The whole world has discovered that for many purposes a tablet running Android/Linux for ~$100 will do what a notebook or desktop PC will do for $300. On top of that are the update and malware issues. Consumers don’t want to be system administrators. They want devices they can just use. The only way OEMs can continue to make money shipping notebooks is to ship GNU/Linux and a much lower price-tag. While most have begun to ship GNU/LInux, they are not pushing it, yet. That will happen next quarter if hesitation continues. I would bet OEMs will not throw away their investments in notebooks rather than push GNU/Linux. They may even quit recommending that other OS.

      • The upcoming XO Tablet: A parent’s perspective

        Every afternoon, when I go to pick up my daughters from school, I ask them “What did you do in school today?” Several years into the ritual, it has become a habitual question now, and I get varying degrees of responses from them, depending on their mood, and what they feel like sharing. To me, it’s of paramount importance to hear it from them. At least until they stop sharing with me smiley

Free Software/Open Source

  • 10 FUDs on Open Source Softwares

    Open source softwares play a key role in reducing the effort required for any software application. Many of the cross cutting concerns in software development will be addressed by open source softwares and the developers can just concentrate on implementing the business functionality alone. But, when we think of using an open source software as the critical component of the application (such as core framework or the server runtime), both managers and architects may have many FUDs (Fear, Uncertainty and Doubt). This write up tries to analyse some of those FUDs. Please note that when I say open source software (OSS), I generally mean a stable software with good community involvement. (Eg. Apache Tomcat)

  • Elvis Alert: WoodWing Releases 4.1, with Full Linux Support

    The folks at multi-channel publishing vendor WoodWing Software have been busy. A couple of months after releasing version 4.0 of its Elvis digital asset management (DAM) system, and about nine months since it acquired Elvis, the Netherlands-based company is out with version 4.1, which adds full Linux support and such IT-friendly features as distributed storage.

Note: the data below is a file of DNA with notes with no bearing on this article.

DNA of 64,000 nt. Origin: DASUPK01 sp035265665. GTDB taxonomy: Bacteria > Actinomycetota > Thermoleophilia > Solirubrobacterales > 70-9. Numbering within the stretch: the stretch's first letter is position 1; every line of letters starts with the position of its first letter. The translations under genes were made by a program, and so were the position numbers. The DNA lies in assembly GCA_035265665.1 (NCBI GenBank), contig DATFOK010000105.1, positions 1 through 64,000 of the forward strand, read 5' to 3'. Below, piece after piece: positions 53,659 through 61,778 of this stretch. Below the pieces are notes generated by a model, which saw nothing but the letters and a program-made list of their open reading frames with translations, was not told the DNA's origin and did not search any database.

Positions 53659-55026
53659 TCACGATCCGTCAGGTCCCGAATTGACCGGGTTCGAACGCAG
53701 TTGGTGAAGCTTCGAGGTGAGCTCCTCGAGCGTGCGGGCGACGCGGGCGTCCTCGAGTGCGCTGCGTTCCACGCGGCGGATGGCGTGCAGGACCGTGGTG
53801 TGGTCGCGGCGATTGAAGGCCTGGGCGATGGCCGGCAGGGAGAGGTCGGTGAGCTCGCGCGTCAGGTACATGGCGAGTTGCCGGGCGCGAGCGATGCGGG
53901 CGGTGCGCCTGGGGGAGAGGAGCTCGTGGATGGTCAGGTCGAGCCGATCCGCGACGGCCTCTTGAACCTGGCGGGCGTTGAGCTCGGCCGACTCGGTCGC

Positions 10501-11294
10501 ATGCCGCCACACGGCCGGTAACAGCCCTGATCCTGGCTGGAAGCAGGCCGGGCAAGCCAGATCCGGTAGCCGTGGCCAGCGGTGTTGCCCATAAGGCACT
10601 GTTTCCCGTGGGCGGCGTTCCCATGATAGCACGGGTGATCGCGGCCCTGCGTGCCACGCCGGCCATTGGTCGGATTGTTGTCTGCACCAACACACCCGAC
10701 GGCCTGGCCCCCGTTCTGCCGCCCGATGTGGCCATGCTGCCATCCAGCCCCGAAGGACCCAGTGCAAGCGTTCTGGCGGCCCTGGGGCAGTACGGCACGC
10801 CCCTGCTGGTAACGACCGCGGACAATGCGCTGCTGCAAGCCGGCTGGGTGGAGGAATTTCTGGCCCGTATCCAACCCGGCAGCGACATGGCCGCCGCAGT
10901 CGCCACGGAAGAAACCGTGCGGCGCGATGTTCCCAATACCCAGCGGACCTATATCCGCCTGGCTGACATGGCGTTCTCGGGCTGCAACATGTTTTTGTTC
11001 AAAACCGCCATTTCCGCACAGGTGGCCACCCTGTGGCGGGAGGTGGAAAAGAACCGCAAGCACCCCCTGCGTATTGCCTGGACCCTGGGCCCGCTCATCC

• Open source downloads are an endangered species

    With recent news that GitHub is banning storage of any file over 100Mb and discouraging files larger than 50Mb, their retreat from offering download services is complete. It’s not a surprising trend; dealing with downloads is unrewarding and costly. Not only is there a big risk of bad actors using download services to conceal malware downloads for their badware activities, but additionally anyone offering downloads is duty-bound to police them at the behest of the music and movie industries or be terated as a target of their paranoid attacks. Policing for both of these—for malware and for DMCA violations—is a costly exercise.

  • Average Joe on Virtualization Technologies
  • Xen 4.3 Brings ARM Support, Better Performance

    The Xen Project, now under the stewardship of the Linux Foundation, has released the feature-bearing Xen 4.3.

  • Open-source Xen hypervisor now supports ARM servers
  • Xen hypervisor gets tech preview support for ARM processors
  • Xen 4.3 releases today with ARM server support
  • The Linux Foundation Delivers Xen Hypervisor 4.3
  • Xen Project Advances Open Source Virtualization With New Release
  • The Linux Foundation releases Xen 4.3 virtualization manager

    The Linux Foundation used to be just about, well, Linux. Now, it also manages an open software defined network alliance, OpenDaylight, and the open-source Xen virtualization manager. On July 9th, the first fruit of these new efforts arrived: Xen 4.3.

  • Open Source Xen 4.3 Advances Server Virtualization Security

    The open source Xen virtualization hypervisor project got a new lease on life when it became a Linux Foundation Collaboration project earlier this year. Now the Xen project is out with is first release under the Linux Foundation banner with Xen 4.3.

  • Announcing the 2013 Open Source Science Fair

    We’re very excited to kick off our event series this year with the Open Source Science Fair on July 25, 2013! After last year’s resounding success, we wanted to bring back this event.

  • 10 FUDs on Open Source Softwares

    When we think of using a open source software as the critical component of the application, both managers and architects may have many FUDs…

  • Open source and the distributor